What is a company seal?
A company seal is also known as a common seal. It’s an embossing tool used to stamp certain legal documents. This proves that the document is official and approved by the company and its directors. In other words, it acts as the signature of the company. The company’s name is engraved on its seal and it leaves an indentation on paper when used.
Company seals are prepared by a law/legal stationers or you can order it through our accounting services in Dublin page or through a seal through an Irish company formation agent who purchases the seal on your behalf.
This guide answers the most common questions about a company’s seal and its uses. If you would like Accountant Online to purchase your company seal, you can order it here or talk to our Client Services Team for more information.
When is it used?
You are usually notified when required to use a company seal. They are usually used to mark official documents as authentic. You may use a company seal on:
- Minutes Of Meetings
- Share Transfers
- Company law documents
- Contract law documents
- Property law documents
Who can use the company seal?
According to the Companies Act 2014, a company’s seal can only be used “by the authority of its directors, or of a committee of its directors authorised by its directors in that behalf”.
This means that the directors must give permission before any other person uses the seal.
Each time the seal is used, it needs to be signed by a director or other authorised person and it must be countersigned by the company secretary or other authorised person.
Where do I keep my company seal?
Your company seal is usually kept in Ireland. However, if it’s regularly used outside of Ireland, you may need a separate seal with the name of the country on it.
For example, the word “Spain” should be on the seal if it’s only used in Spain. The word “France” should be on the seal if the director concludes business in France.
Rather than having a number of company seals in different countries, the company seal is usually kept at the registered office in Ireland. This means that if a contract is completed in Spain, the seal would be sent to the director and then returned to the registered office in Ireland when the business is concluded.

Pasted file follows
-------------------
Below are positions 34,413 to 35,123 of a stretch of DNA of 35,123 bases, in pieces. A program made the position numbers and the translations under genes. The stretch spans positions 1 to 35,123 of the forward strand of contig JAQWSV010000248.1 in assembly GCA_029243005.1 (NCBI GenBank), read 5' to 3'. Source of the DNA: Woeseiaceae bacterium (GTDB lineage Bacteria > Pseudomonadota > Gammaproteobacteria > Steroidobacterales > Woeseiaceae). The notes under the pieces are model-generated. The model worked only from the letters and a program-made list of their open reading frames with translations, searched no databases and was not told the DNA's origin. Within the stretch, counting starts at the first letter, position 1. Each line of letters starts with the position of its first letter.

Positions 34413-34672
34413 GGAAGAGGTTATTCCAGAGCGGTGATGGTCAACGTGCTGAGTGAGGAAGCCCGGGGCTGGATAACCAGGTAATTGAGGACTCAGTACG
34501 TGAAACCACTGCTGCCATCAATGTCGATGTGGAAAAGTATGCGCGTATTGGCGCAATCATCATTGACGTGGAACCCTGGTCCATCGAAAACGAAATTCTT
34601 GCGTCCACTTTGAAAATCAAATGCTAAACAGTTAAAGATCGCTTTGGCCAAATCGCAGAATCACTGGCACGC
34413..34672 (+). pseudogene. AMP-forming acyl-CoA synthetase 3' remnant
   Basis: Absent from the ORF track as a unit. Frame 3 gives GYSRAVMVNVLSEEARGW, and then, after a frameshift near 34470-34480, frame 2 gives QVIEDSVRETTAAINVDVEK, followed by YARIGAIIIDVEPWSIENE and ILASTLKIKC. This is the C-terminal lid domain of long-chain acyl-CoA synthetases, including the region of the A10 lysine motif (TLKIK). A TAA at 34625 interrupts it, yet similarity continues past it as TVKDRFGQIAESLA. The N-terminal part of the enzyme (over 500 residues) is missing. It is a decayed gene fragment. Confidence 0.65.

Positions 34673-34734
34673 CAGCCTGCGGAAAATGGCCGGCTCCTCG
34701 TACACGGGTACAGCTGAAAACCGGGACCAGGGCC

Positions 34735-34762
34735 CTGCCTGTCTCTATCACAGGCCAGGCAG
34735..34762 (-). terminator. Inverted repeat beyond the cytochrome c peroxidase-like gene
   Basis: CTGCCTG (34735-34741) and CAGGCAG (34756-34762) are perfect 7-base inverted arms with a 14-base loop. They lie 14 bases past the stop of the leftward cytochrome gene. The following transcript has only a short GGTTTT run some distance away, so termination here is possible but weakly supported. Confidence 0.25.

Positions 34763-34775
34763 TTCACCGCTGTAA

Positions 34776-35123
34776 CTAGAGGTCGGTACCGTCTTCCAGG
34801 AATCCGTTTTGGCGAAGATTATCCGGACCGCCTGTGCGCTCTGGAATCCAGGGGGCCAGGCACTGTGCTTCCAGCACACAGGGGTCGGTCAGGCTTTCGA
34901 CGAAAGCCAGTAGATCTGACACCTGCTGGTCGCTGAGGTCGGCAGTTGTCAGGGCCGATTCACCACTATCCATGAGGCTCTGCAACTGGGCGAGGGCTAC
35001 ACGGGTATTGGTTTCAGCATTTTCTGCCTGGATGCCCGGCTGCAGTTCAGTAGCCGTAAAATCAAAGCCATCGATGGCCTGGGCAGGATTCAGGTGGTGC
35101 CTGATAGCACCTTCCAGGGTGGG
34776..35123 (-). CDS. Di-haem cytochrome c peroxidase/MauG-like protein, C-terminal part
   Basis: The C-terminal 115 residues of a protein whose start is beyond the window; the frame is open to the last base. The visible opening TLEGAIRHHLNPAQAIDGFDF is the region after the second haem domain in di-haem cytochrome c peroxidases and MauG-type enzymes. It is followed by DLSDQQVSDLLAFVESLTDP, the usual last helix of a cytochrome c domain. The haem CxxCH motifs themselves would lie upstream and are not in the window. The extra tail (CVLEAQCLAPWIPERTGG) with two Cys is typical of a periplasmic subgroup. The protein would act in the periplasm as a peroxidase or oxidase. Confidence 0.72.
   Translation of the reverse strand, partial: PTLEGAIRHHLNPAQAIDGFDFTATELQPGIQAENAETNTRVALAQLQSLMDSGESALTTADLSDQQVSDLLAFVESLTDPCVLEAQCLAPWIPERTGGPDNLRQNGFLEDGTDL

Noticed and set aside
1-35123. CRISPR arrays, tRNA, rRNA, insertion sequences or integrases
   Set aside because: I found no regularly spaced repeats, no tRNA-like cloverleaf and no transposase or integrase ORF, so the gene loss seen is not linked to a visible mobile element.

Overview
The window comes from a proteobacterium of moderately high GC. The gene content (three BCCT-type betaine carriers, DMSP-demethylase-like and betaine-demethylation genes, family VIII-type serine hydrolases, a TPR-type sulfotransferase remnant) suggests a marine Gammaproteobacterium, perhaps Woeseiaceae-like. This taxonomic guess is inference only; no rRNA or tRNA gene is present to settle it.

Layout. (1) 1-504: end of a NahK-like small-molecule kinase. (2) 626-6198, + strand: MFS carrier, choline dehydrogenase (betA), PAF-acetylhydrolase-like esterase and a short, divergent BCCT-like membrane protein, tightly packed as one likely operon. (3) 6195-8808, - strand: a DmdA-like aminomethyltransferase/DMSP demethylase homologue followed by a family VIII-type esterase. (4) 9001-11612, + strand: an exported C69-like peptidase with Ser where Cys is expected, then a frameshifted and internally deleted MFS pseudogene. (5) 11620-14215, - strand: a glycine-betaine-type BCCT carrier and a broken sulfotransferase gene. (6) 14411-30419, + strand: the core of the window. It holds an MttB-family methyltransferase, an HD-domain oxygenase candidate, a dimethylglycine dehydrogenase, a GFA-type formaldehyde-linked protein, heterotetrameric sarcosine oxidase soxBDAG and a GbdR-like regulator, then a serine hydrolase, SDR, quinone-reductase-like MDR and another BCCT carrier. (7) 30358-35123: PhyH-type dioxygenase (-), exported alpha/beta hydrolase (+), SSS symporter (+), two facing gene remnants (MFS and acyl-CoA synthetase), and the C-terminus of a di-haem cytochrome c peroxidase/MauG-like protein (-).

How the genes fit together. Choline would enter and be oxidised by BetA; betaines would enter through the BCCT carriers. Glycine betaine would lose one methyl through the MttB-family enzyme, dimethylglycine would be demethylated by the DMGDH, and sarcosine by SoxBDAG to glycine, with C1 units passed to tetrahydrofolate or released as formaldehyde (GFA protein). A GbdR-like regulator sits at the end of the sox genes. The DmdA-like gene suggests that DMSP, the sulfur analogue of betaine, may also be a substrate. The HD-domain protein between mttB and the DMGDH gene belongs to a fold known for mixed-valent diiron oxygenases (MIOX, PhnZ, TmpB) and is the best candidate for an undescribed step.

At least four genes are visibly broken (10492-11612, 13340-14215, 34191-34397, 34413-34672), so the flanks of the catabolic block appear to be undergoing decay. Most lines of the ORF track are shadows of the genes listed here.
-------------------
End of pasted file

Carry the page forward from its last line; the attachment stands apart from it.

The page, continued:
Replacing your Company Seal
You may need to buy a new Company Seal if changes are made to your:
- Company Name: If your company name changes, even slightly, you will need to purchase a new Company Seal with the correct name on it.
- Company Type: If your company structure changes, for example, if you change from a Public Limited Company to a Private Limited Company, you will need to purchase a new seal to reflect the change.
Changes made due to Covid-19
The Companies (Miscellaneous Provisions) (Covid-19) Act was put in place during the Covid-19 pandemic. The Act, which has now been extended until December 31st, 2021, means that the directors and company secretary responsible for signing off on the use of the company seal can do so remotely.
Usually, two directors or one director and one company secretary are required to witness and sign off on the use of the company seal on official documents in person. However, this Act means that these signatures can be made on separate pages in separate locations and still be valid. This ensures that companies can execute documents remotely and safely.
Order your company seal today
If you need a company seal, you can order one through a law/legal stationers or you can purchase a seal through a company formation agent who purchases the seal on your behalf. It is usually purchased after you set up your Limited Company because you need to make sure your company name is approved first.
Order your company seal through Accountant Online today. You’ll receive your company seal within 2-3 working days.
Rachel is a certified company secretary from The Law Society College Dublin and currently leads the Company Secretarial Team at Accountant Online. Areas of expertise include Company Formation in Ireland and the UK, Company Secretarial procedures and regulations, and the Companies Act 2014 relating to small business and company directors.